Maybe she was more than restless — destructively so, Hailstone said.
“We could tell within a week that she was not happy there,” Hailstone said. “We tried to make the environment as natural as possible for her, but she would tear it up trying to climb the walls to get out,” she said.
“It just wasn’t big enough. She felt like she needed to roam and the confinement caused enough stress that she would just destroy whatever we put in the terrarium trying to get out,” she said.
“That’s how she earned her name. She was named for Kali, the goddess of destruction,” Hailstone said.
It was clear to Hailstone and her fellow biologists that something needed to be done, so they went to work trying to locate a facility with the room and the ability to offer the continued care Kali would need.
After contacting a number of places, Hailstone and the team made arrangements for Kali to be taken to The Living Desert Zoo and Gardens in Palm Desert. They had top zoological and veterinary staff who could ensure her needs were met. They also had larger facilities, both inside and out, as weather and daylight permitted, where she could feel more at home and continue to convalesce in a monitored environment until she was ready to return to the wild.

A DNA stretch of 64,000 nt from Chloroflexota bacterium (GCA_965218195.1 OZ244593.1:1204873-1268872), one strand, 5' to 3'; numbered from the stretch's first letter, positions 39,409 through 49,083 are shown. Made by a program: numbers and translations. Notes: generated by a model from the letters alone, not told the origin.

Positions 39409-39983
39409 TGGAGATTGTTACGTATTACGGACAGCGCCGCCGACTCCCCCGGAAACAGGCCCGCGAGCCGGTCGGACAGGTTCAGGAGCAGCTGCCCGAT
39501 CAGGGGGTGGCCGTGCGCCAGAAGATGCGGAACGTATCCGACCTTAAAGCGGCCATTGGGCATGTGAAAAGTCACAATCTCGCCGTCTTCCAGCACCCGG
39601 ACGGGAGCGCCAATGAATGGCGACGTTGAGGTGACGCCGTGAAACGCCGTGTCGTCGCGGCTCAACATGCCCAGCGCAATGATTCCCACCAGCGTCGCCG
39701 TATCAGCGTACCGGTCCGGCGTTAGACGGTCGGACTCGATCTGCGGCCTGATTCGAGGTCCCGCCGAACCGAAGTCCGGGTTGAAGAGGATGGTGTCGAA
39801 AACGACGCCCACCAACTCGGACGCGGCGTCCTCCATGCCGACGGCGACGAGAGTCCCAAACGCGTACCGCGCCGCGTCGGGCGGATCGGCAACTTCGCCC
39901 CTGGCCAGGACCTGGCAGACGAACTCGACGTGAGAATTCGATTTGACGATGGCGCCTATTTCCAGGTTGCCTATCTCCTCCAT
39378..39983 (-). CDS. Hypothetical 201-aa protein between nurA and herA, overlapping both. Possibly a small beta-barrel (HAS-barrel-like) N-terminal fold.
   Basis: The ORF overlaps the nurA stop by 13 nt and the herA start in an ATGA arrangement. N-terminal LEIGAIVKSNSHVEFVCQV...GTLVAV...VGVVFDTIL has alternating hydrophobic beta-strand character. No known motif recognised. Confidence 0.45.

Innovation and resiliency
For Herb Roraback, chief of Environmental Management, he said watching this 6-month process play out showed the resourcefulness of his team who were responsible for Kali’s care.
“With this set of circumstances — these injuries and this animal — our team did an outstanding job managing this situation and finding the resources the tortoise needed from start to finish,” he said.
“They showed innovation in the way they overcame obstacles, and they showed resiliency in staying the course and finding whatever additional help they needed throughout this long process to ensure the tortoise could fully recover and return to the wild,” Roraback said.